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Human Biology

HOME BIOLOGYContent warning: nudity, reproductive descriptions PLANET CULTURE

Lifespan: 130 years
Average Adult weight: 80 kg
Average Adult height: 170 cm
Visual range: red through violet
Diet: Oppuortunistic omnivores, focus on grains

Humans are descended from tree-dwelling omnivores that evolved a bipedal gait and became plains-dwelling hunter-gatherers. They bear live young and have a two-sex reproductive system similar to centaurs, with an inseminator and gestator sex. Do to the Pleistocene extinction event, they only have one remaining natural species in their genus. However, their fixation on genetic modification has created new human species, colloquially referred to as GMH (genetically modified humans).

Most of these species were originally created by the entertainment industry, for show; and by scientific communities, to create humans hardier to the conditions of space travel and newly terraformed planets. “Humans” are thus described as a genus of animals, like avians. Although many GMH are unique and reproductively incompatible with any other humans, some GMH are created in compatible groups large enough to form stable reproductive populations, referred to as clades. Some of these GMH clades are also genetically unisex, unlike typ unisex humans, who undergo elective surgery to produce both eggs and sperm.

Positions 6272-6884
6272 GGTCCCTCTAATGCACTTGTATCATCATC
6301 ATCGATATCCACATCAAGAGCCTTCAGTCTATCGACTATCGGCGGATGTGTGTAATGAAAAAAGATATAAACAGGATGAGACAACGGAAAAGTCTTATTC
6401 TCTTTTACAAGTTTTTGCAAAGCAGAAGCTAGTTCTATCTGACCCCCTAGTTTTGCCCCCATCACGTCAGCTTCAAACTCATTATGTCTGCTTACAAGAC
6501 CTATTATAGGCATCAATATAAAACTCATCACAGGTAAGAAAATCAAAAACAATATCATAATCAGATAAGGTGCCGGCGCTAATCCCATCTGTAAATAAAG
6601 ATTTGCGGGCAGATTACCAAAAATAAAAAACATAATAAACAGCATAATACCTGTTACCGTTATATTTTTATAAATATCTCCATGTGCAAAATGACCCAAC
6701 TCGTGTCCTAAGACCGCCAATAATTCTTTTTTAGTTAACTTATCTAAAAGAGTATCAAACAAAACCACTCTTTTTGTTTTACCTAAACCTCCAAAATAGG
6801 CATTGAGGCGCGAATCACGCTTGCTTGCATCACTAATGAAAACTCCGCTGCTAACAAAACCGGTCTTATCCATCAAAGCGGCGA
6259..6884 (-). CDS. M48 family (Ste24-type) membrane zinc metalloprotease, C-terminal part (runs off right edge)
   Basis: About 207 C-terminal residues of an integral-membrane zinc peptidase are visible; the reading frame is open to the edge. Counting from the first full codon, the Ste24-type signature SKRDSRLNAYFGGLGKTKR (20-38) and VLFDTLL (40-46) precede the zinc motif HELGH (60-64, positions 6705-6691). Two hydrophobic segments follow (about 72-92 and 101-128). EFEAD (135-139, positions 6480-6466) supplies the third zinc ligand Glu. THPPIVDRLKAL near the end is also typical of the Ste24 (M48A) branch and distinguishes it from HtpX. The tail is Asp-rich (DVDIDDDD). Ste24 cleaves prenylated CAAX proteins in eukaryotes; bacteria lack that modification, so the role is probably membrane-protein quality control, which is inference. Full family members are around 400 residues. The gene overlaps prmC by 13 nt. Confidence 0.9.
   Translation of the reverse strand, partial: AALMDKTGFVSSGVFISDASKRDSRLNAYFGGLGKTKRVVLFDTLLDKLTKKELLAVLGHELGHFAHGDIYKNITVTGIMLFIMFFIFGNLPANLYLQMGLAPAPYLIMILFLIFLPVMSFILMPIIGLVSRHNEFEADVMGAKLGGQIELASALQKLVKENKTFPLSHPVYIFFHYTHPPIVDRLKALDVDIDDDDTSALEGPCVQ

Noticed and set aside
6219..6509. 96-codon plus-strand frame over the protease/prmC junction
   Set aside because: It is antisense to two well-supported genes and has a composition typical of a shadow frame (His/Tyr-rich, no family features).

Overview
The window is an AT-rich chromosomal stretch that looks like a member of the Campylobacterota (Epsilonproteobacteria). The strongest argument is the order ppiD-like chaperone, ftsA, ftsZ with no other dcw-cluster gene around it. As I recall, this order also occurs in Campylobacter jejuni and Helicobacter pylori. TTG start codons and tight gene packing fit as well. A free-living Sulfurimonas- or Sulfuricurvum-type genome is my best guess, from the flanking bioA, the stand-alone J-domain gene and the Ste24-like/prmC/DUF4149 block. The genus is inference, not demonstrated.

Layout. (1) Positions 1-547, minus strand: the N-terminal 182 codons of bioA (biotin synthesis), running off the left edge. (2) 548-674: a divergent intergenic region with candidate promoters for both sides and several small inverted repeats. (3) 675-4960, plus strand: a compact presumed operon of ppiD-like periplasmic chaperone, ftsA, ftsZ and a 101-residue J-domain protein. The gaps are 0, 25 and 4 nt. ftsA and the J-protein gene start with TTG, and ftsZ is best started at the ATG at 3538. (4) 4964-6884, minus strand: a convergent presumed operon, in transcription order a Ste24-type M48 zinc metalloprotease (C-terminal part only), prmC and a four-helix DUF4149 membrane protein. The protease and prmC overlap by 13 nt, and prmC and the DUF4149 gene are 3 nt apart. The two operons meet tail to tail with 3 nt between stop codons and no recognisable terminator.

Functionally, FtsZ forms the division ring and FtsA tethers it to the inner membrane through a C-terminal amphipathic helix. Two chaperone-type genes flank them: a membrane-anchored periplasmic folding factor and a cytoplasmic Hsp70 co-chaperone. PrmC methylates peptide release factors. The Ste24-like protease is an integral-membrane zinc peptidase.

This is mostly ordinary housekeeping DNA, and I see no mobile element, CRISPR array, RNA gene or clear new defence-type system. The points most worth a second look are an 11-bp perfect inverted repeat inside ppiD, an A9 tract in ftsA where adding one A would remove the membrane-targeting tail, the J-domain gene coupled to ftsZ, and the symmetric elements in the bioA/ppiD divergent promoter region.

Major clades:

Typ humans



Typ humans are the largest human genepool, and the genepool that includes non-modified humans (which you are, presumably). Barring natural variation, most sexually mature humans either produce eggs and have a womb, or produce sperm. However, there are a fair number of typ humans who choose to under go elective surgery as adults to become unisex, i.e. able to produce both sperm and eggs. Surgically unisex humans vary a lot in morphology depending on the aesthetic preference of the individual, but they tend to have a blend of the typical physiological traits associated with the basal sexes.

Unisex humans are a distinct category from intersex humans; who are born with chromosome patterns, gonads, or genitals that don't allign with the typical two categories of the bisex system. Like any other typ, intersex humans are not unisex unless they undergo surgical transition.